It’s almost time … but not yet. According to the countdown clock on the BBC website, the invasion begins in . . . well, click on the link and see for yourself. Doctor Who is back – almost … and with Billie Piper as his sidekick. Coo!
The news was enough to send a nanostream of nostalgia coursing through my neurones.
I felt suddenly compelled to vector in to the loft and teleport my collection of tinplate space toys from the bottom of the tea chest.
They’ve been lurking up there for as long as the Doctor has been off our screens and experience tells me they have suddenly surged as hot property on the collectors’ circuit.
I just wish I owned a Dalek like the one pictured here, at the same time one of the most popular – and most feared – robot villains in the history of British television.
It was made in the 1960s by the British toy firm Cowan-de-Groot and marketed under their trademark “Codeg”.
Today the clockwork contraption, in unplayed condition and with original box, would be worth £200-300.
Fact is, I was a teenage sci-fi junkie. It started with Saturday matinees at the local picture house … Buck Rogers and Captain Marvel and all that.
Come secondary school and a constant diet of Dan Dare’s Eagle comics exploits and rainy lunchtimes spent devouring science fiction books in the school library sealed my fate.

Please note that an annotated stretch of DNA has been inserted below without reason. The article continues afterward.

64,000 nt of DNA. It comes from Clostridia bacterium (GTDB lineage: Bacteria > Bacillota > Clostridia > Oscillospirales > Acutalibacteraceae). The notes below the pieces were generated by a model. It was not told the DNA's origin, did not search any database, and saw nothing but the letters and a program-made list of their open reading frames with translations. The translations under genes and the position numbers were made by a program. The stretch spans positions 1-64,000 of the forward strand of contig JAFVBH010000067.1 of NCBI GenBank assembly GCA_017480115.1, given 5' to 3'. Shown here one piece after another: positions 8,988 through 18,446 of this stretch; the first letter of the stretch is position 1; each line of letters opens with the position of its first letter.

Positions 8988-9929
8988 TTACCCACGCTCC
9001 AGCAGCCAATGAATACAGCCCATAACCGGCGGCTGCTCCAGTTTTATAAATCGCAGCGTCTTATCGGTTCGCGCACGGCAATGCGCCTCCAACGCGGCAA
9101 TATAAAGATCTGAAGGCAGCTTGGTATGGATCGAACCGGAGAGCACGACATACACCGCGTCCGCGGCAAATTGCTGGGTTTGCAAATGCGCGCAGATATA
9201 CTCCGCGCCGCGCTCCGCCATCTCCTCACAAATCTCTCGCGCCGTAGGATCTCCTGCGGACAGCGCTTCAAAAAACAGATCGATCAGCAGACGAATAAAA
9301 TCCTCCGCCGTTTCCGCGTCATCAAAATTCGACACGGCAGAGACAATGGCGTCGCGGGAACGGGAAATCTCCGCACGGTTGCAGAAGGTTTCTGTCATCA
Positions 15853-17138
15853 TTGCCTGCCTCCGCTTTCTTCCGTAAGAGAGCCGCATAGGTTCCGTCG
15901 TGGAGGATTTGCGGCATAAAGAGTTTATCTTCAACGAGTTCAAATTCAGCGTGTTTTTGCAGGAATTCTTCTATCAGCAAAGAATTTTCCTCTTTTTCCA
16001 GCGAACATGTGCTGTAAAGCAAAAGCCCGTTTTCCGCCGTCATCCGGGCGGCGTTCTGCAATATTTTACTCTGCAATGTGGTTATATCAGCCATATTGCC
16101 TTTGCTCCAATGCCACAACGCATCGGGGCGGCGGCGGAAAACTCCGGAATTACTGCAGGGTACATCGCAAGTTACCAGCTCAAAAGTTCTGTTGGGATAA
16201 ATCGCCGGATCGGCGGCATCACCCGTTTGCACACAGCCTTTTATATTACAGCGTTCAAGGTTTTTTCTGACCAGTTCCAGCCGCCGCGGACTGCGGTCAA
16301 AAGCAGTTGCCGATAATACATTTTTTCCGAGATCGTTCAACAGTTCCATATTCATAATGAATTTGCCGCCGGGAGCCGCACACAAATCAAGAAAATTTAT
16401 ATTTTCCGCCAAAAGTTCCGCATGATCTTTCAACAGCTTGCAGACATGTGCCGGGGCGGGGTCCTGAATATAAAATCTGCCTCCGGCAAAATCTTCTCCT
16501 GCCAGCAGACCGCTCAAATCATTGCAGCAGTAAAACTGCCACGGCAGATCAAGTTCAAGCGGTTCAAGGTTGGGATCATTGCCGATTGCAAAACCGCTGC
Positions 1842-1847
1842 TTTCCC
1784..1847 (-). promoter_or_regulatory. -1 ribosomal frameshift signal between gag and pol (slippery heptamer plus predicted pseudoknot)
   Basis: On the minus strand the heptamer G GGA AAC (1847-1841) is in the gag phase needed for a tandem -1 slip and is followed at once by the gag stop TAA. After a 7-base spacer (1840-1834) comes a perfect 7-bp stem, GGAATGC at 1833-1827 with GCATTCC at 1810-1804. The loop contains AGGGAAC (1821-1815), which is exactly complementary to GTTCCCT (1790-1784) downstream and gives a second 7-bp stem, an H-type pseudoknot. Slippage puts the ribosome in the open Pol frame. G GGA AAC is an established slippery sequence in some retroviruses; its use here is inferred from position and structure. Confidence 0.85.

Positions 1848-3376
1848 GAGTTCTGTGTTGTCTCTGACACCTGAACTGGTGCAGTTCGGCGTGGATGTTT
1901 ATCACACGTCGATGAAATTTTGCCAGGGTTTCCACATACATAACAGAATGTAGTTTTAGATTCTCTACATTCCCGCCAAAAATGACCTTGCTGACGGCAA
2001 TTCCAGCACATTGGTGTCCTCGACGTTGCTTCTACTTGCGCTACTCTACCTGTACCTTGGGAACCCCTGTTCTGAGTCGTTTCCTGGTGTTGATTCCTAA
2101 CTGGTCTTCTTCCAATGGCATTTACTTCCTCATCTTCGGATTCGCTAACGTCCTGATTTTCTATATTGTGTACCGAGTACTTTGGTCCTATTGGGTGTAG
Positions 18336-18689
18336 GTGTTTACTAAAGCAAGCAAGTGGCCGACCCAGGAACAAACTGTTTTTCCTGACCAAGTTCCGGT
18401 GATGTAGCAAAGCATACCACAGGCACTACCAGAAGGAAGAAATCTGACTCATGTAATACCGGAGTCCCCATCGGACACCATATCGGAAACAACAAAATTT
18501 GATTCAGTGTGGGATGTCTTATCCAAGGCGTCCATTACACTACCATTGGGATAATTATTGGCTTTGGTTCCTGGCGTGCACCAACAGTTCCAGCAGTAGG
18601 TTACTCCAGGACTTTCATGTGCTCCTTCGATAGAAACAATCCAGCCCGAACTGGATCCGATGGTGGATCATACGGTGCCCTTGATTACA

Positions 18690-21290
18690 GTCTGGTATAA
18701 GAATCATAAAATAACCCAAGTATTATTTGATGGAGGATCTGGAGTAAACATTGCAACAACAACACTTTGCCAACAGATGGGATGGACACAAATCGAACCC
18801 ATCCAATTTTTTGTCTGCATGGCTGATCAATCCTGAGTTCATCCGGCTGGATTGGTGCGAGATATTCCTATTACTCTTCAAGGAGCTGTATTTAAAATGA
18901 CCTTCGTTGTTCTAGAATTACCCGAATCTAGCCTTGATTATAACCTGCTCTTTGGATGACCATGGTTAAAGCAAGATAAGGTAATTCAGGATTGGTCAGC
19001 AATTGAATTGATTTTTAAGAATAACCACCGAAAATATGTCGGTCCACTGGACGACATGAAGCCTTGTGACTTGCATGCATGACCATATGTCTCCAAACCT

Sadly today it’s all become too much like a Hollywood blockbuster as special effects departments and make-up specialists try to outdo each other.
Give me Blake’s Seven, Lost in Space and Star Trek in the days of William Shatner and Leonard Nimoy any day. I’m just horrified when I realise that’s 35 years ago!
Which probably goes some way to explaining why I started to collect the tinplate toys connected to the programmes.
So did a legion of others, and the toy manufacturers responded accordingly. Among the diehards, interest never waned.
Already, top people’s auction houses Sotheby’s and Christie’s have staged specialist sales devoted to nothing but tinplate space toys and Saturday collectors’ fairs usually have something to tempt cash from wallets.
The strike force chez nous currently stands at four tinplate and plastic robots (easily my favourite space toy).
Each is battery-operated and cost very little from car booters clearing out their unwanted toys.
Two are particularly clever little fellows who recite manic messages of goodwill to mankind each time buttons on their heads are pressed.
A third does very little, basically because the battery compartment is missing one set of connection terminals, so he remains inert.
My favourite, though, is the one whose torso lights up with a clever moving panorama of space ships, shooting stars and planets as he trundles towards you in menacing fashion.
Sadly, none is worth much more than what I paid for it. All bear the ubiquitous Made in Hong Kong mark and are not really in the frame when it comes to the Investments For My Retirement stakes.
But as the ardent robotiana freak I’ve become, they’re great fun and very much part of the family.
My ambition is to find a robot made by either of the two best Japanese toy manufacturers in the business, Taiyo and Horikawa.
When new in the 1950s, such a gem cost about £8-£10. Today they can fetch four-figure sums, and they show no sign of going down in value.